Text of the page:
But we are living in an age when both major parties could split. Assuming that the left-right division in politics will continue (and that it will continue in the form of a Labour/Tory division) is probably silly. We should be ready, if the time comes, to work closely with everyone from Jess Philips and Ben Bradshaw to Ken Clarke, Dominic Grieve and Anna Soubry. And we should not use electoral pacts, yet, but we should not rule them out indefinitely.

  • Paul Pettinger 16th Mar '18 - 2:51pm

    As noted, Liberal Reform’s amendment facilitates more overt cross party working in support of our values than the Federal Board’s original motion (which instead framed us as providing intellectual leadership). I currently serve on the Board of Compass (which runs the Progressive Alliance) and toyed with voting with Liberal Reform.

    Andy is mistaken to say that there is a general understanding of what the word “progressive alliance” means. It is still a fairly open ended and largely undefined concept. During the Conference debate Liberal Reform seemed to use this ambiguity to paint any progressive alliance as an ugly way to prop up authoritarianism and Brexiters. I wouldn’t suggest liberals engaged with the Progressive Alliance were this anything like the case. Instead the Progressive Alliance is an emerging project that we can contribute to and help shape.

    Andy criticises a progressive alliance on tactical grounds, but outside of Scotland the very large majority of our target seats are fights versus the Tories that are open to us again leading a broadly progressive bloc of voters to victory. If we are serious about holding and gaining seats then we mustn’t dismiss engaging with the PA. So far it has helped us win the important Richmond by-election (Labour polled fewer votes than they had local members), avoid the banana skin of our Leader losing his seat at the last Election (the Greens stood down and their 2015 vote alone was more than twice that of Tim Farron’s 2017 majority), while Layla Moran’s campaign in Oxford West and Abingdon has credited local progressive alliance campaigners as having helped get us over the winning line there (where we enjoyed a very impressive 9.1% swing). The last thing we need is for the Greens to stand in all our Con marginals.

    One thing that is clearly defined about the Progressive Alliance is achieving proportional representation and creating a more pluralistic and deliberative democracy. This speaks to those interested in the progressive alliance concept continuing to operate in open and transparent ways, and to be willing to make accommodation. I’d welcome involving Liberal Reform members in discussions. If Lib Dems disagree then members should at least understand each other better and I think we may be surprised to the extent to which there is agreement.

  • Gordon Lishman 16th Mar '18 - 3:16pm

    It’s not surprising the amendment was passed. The Federal Board’s proposal wasn’t supported by the proposer or summator and that the overall debate was unbalanced. It would have been helpful if the Board’s case had been presented. At least, members would have had a clear choice.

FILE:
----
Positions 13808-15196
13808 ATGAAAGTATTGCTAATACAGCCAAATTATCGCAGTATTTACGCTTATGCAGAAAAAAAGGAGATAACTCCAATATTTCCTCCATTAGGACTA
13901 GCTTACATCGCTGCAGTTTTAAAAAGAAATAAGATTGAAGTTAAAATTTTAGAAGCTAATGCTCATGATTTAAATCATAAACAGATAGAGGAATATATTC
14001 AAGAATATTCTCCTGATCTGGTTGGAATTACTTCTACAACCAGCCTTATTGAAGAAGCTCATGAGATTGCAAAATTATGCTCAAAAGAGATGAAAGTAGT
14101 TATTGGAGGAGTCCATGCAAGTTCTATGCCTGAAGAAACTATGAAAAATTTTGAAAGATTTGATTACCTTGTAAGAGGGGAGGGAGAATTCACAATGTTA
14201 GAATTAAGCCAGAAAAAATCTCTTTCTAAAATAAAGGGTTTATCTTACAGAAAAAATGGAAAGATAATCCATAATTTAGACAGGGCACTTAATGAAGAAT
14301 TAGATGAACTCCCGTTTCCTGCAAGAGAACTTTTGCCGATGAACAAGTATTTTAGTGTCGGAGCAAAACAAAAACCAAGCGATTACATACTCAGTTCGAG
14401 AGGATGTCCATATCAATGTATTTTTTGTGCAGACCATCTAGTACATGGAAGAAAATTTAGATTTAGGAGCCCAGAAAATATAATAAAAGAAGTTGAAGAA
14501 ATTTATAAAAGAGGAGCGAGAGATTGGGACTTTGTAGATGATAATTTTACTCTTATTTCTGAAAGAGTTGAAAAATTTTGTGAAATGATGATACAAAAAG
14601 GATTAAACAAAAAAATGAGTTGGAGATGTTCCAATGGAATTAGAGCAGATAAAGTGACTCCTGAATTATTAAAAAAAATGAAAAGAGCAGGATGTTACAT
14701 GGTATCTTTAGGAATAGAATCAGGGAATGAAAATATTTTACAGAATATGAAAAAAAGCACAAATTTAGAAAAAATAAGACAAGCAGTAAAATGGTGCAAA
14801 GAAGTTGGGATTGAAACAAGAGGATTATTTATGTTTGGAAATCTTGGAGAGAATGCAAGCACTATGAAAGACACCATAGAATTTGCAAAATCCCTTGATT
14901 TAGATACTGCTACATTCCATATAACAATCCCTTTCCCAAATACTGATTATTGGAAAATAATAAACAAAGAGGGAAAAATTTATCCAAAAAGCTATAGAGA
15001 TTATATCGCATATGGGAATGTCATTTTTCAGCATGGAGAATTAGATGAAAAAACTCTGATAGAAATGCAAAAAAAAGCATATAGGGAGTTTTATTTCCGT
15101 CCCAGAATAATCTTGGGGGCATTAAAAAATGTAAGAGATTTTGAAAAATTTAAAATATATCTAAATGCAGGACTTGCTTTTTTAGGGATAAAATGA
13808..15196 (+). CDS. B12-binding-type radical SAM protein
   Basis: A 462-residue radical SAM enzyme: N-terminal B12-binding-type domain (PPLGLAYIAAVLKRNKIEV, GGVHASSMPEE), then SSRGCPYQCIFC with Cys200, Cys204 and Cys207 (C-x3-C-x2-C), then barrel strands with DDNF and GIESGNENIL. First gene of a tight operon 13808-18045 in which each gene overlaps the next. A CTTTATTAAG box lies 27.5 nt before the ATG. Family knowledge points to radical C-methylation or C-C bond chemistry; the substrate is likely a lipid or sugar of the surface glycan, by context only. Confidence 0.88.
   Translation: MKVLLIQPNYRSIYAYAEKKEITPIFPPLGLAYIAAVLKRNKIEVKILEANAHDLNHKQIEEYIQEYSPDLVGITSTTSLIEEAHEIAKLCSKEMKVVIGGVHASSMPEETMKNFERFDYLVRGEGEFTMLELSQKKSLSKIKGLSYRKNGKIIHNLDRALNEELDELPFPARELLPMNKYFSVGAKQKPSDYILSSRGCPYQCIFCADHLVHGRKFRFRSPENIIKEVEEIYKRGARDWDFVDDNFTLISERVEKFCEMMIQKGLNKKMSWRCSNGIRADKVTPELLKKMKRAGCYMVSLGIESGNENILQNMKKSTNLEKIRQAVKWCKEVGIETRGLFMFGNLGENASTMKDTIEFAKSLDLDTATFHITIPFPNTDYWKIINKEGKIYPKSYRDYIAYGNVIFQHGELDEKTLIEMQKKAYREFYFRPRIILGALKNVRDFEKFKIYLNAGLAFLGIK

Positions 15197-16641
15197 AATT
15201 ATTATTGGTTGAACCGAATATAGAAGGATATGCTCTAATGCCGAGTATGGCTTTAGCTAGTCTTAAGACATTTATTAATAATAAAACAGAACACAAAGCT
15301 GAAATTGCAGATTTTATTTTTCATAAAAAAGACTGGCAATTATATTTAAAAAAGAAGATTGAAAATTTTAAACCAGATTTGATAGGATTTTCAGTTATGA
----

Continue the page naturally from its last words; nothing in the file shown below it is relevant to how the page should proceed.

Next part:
The proposal, which I drafted, was not about electoral pacts with any other party or parties. In particular, I think that an electoral pact with Labour is neither possible nor desirable. Fighting elections in a former mill-town in Lancashire, it would be surprising if I thought otherwise. However, the original text did include two important principles which are not covered by the amendment.
    The first is that the UK Party system is not fit for purpose. The two biggest parties are no longer coherent in ideas and policies and they no longer represent clear constituencies. I want to see a realignment. It would contain a nationalist, backward-looking party of people with little generosity of spirit. It will probably include a smallish socialist rump. I believe that leaves room for a progressive party which should be led by a Liberal world-view. Recent research showed that our members share broadly liberal, progressive views which are shared by most Remainers, whichever party they support.
    The second is that any realignment should be based on shared values, campaigns, ideas and policies. It was that sort of shared approach that led to the big reforms of the last century – including the 1945 Conservative manifesto which committed to the Beveridge reforms (including an NHS free at the point of delivery); Roy Jenkins’s socially liberal reforms of the 1960s; and the 1975 referendum campaign. The last two led directly to the creation of the SDP and, 30 years ago, the Liberal Democrats. You might well call it “a progressive alliance of ideas”.
    Whatever you think of the coalition years, they demonstrated pretty clearly that the strategy of slowly building up Parliamentary representation to the point of entry to government as a junior partner is unlikely to deliver breakthrough for a Liberal Party.
    I agree with the motion’s commitment, echoed by Vince, to building and leading a movement. It must be based on talking with others, not just about specific, short-term issues (although that’s part of it), but about a new narrative about our society and our world. I think that Liberals can lead that process – and that’s what we were trying to say!

  • Andy Briggs 16th Mar '18 - 3:33pm

    Thanks all for your comments so far, I shall try to respond to each of you in turn:

    William, I am afraid Callum is right, the motive for submitting and subsequently passing this amendment was quite clear. None the less, thank you for your support.